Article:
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Three phases, one result
To celebrate this now annual occasion, we merge the galaxies of Star Wars with our newest stars, the 2016 #SeahawksDraft class. And as you'll discover, the parallels between our two universes go far far beyond simple name-play. Happy Star Wars Day and #MayThe4thBeWithYou always! View
The finger pointing in the Seahawks’ locker room after their home opener was rampant – and infectious.
No. Not that kind of finger pointing. After a 27-7 victory over the Dallas Cowboys at CenturyLink Field on Sunday that was as convincing as it was impressive, the players were falling all over themselves to share the credit with the guys on the other side of the room. Or in the next cubicle. Or just down the row.
And there was enough to go around, as the specials teams spotted the Seahawks to a 10-0 lead in the first five minutes, the offense ground out 90- and 88-yard touchdown drives in the second half and the defense bounced back from allowing a 15-play, 95-yard drive in the second quarter to shutout the Cowboys and limit them to 82 yards in the second half.
All three phases making major contributions to a needed victory? That works, and then some.
The Seahawks can use the confidence boost and momentum heading into next week’s matchup against the Green Bay Packers in a “Monday Night Football” game at CenturyLink. Then it’s trips to St. Louis, Carolina, San Francisco and Detroit sandwiched around an Oct. 14 home game against the New England Patriots.
But that’s all down the road – literally. Sunday, it was time to relish what a team that scored 16 points in a four-point loss to the Arizona Cardinals in its opener is able to accomplish when its gets contributions from its special teams, offense and defense.
This one was more than a blueprint for sustained success, it was an affirmation of what the Seahawks displayed during their unbeaten preseason – playing hard, playing aggressively, playing smart and making plays in all three phases.
“We prepare hard, and I want to give credit to the guys that don’t get enough of it – like the guys on special teams,” said Pro Bowl free safety Earl Thomas, who had the recovery of the forced fumble by Pro Bowl fullback Michael Robinson on the opening kickoff. “They give us great looks throughout the week and everyone in the building supports us, win or lose, and it feels good for your preparation to payoff and win.”
After rushing for 122 yards and a touchdown on 26 carries, Marshawn Lynch pointed to his offensive line.
“They did a great job today,” he said. “It is not always as easy as you may want it to be, but one thing about them is that they are real standup guys – each and every one of them.”
Frank Omiyale started at left tackle – against a steady diet of sack-specialist DeMarcus Ware – as Russell Okung was a late scratch after working out before the game because of the bruised knee in the opener. John Moffitt started his first game at right guard since he got a season-ending knee injury last November, and split time with rookie J.R. Sweezy – who had started the opener and the last three preseason games while Moffitt was sidelined following a surgical procedure on his left elbow.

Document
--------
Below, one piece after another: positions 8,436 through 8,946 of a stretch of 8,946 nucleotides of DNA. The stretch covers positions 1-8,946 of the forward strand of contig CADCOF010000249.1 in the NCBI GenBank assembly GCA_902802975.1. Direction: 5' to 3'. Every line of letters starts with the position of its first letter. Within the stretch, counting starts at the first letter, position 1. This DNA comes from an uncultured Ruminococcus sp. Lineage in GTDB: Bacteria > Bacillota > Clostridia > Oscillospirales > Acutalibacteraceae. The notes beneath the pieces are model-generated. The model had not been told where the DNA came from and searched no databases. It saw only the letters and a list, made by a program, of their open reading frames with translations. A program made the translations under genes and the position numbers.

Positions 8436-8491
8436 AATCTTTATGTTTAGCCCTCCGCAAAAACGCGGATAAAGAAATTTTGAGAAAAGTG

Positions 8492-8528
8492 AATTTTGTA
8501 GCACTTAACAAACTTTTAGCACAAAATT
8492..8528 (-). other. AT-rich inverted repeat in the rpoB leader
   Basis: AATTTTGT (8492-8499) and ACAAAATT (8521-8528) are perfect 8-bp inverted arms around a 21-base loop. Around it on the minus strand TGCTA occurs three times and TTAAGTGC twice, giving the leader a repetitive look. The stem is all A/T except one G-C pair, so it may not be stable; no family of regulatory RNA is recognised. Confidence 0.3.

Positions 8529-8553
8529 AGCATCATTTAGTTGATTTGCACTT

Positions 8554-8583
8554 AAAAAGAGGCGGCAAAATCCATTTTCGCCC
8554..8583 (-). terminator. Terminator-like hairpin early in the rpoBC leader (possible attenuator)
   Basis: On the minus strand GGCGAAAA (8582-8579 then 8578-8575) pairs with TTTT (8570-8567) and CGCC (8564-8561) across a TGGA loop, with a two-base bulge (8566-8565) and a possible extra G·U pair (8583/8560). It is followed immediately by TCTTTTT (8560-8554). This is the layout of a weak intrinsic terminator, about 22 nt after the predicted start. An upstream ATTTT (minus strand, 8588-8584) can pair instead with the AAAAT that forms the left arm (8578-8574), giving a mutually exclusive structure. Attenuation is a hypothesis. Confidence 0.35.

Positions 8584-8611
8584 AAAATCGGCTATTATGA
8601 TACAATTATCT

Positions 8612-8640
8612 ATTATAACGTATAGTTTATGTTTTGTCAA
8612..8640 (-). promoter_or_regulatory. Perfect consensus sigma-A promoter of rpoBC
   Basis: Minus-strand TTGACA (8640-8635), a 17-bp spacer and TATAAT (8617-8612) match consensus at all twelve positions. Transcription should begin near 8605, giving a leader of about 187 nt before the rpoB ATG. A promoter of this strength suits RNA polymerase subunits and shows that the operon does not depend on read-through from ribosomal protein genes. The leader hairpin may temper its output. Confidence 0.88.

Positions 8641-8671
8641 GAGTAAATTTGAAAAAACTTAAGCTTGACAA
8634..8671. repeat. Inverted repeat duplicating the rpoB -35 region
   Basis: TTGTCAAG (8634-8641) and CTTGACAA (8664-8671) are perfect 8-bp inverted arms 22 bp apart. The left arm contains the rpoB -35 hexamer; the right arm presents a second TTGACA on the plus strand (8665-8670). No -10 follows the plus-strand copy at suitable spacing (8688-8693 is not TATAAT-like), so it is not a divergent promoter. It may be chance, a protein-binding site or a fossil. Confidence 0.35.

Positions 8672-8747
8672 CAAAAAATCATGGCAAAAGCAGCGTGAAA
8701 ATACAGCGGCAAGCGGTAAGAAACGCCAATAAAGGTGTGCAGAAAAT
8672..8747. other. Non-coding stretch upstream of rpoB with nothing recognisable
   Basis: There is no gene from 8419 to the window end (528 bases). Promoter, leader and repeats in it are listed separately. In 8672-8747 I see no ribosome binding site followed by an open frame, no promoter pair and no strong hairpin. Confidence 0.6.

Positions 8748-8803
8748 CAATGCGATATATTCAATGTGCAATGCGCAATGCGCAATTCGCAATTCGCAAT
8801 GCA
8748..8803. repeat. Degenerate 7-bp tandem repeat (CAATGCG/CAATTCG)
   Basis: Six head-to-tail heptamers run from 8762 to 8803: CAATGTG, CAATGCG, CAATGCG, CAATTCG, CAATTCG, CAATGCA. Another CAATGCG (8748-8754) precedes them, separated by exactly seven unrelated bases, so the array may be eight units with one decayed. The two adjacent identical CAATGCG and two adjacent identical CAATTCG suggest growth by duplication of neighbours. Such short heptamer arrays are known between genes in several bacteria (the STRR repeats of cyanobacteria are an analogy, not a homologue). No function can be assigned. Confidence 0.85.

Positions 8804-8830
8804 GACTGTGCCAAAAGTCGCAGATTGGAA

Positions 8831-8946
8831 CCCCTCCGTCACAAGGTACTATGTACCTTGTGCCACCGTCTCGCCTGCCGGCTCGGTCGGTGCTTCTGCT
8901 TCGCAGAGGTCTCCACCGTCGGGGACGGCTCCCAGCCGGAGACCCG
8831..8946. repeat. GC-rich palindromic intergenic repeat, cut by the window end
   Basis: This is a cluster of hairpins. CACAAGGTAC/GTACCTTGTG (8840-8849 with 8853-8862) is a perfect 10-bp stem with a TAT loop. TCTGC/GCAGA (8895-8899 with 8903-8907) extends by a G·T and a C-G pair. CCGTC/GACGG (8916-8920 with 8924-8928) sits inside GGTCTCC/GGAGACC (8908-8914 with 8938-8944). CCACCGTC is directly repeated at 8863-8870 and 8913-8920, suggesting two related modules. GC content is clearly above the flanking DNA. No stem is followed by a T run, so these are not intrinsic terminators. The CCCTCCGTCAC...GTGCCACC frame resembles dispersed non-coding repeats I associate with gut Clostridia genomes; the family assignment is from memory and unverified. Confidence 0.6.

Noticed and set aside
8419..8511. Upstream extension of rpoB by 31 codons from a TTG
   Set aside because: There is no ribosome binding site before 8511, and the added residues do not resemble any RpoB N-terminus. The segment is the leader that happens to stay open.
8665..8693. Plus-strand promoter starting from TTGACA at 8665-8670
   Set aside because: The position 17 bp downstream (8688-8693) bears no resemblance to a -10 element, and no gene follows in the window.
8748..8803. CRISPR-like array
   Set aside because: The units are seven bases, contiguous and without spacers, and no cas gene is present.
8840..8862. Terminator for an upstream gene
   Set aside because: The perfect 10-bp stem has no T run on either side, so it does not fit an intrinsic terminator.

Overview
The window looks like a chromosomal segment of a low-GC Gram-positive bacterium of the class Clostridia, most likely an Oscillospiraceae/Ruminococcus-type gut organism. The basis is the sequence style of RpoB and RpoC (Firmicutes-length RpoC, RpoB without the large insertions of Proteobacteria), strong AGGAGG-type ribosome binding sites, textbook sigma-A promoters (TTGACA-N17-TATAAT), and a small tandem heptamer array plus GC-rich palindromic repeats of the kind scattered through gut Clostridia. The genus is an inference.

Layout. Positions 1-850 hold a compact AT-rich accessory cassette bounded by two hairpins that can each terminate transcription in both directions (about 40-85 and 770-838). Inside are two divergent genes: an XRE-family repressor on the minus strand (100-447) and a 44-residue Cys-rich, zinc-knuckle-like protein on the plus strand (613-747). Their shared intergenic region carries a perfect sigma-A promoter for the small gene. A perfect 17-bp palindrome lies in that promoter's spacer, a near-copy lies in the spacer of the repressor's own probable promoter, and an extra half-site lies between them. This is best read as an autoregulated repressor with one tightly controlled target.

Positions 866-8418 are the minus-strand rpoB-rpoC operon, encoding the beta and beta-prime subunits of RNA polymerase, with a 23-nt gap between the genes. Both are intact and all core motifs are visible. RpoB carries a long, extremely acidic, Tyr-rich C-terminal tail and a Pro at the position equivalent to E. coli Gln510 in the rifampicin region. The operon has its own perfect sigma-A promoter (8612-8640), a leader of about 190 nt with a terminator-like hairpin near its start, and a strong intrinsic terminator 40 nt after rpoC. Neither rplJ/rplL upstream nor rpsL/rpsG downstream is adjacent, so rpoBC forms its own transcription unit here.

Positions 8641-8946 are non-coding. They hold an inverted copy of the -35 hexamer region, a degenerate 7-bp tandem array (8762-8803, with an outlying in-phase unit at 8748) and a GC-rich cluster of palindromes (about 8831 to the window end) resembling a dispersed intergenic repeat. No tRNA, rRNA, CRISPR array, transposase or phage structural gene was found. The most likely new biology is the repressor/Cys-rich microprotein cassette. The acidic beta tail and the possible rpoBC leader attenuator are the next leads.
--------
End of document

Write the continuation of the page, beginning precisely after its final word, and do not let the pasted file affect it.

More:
“Frank came in without any idea of him starting and he did a great job,” Lynch said. “J.R. came in and did a great job, as well. They just keep grinding and in my eyes they’re standup guys and I’m glad to have them.”
Along with the special teams and defense – which also contributed an interception by Pro Bowl cornerback Brandon Browner after a Cowboys’ first-half drive had reached the Seahawks’ 24-yard line and seven tipped passes.
The push that got this one rolling in the right direction was the plays turned in by the Brian Schneider-coordinator special teams. Robinson forced a fumble on the opening kickoff and Thomas recovered at the Cowboys’ 29-yard line to setup a 21-yard field goal by Steven Hauschka. After the defense forced a three-and-out, second-year linebacker Malcolm Smith blocked the punt and second-year safety Jeron Johnson took the ball on a hop and ran three yards for a touchdown.
Three offensive plays into the game, the Cowboys were down 10-0 – which played into rookie QB Russell Wilson being able to throw when he wanted to rather than because he had to while completing 15 of 20 passes for 151 yards and a touchdown; and the Cowboys’ Tony Romo being forced to put the ball in the air 40 times (with 23 completions for 251 yards) while playing catch-up from the get-go.
“We got beat in all three phases,” said Cowboys linebacker Sean Lee, who got beat up on a vicious block from wide receiver Golden Tate during the 88-yard TD drive in the fourth quarter. “We were taking steps forward; this is obviously a step back.”
In the second half, it was all Seahawks, as Wilson capped an eight-play, 90-yard drive with a TD pass to tight end Anthony McCoy and Lynch ran the final three yards to punctuate a 12-play, 88-yard drive than chewed half the fourth quarter.
The poster player for this half-’n-half performance was Lynch. He had 22 yards on 10 first-half carries, but broke runs of 16 and 36 yards in the third quarter while rushing for 100 yards on 16 second-half carries.
“Usually in football, and especially in the National Football League, that’s how it happens,” Wilson said. “Those first runs go for two yards, three yards max. Then sometimes later in the game they bust open and you can get big hits from them. That’s just a good job of the offensive line staying on their blocks and maintaining their mental focus and just keep fighting.”
In the end, it was all good.
“For us to put together that kind of game and finish in the second half so aggressively and so tough, I’m really proud of that,” coach Pete Carroll said. “That is the way we’d like to do it.” Read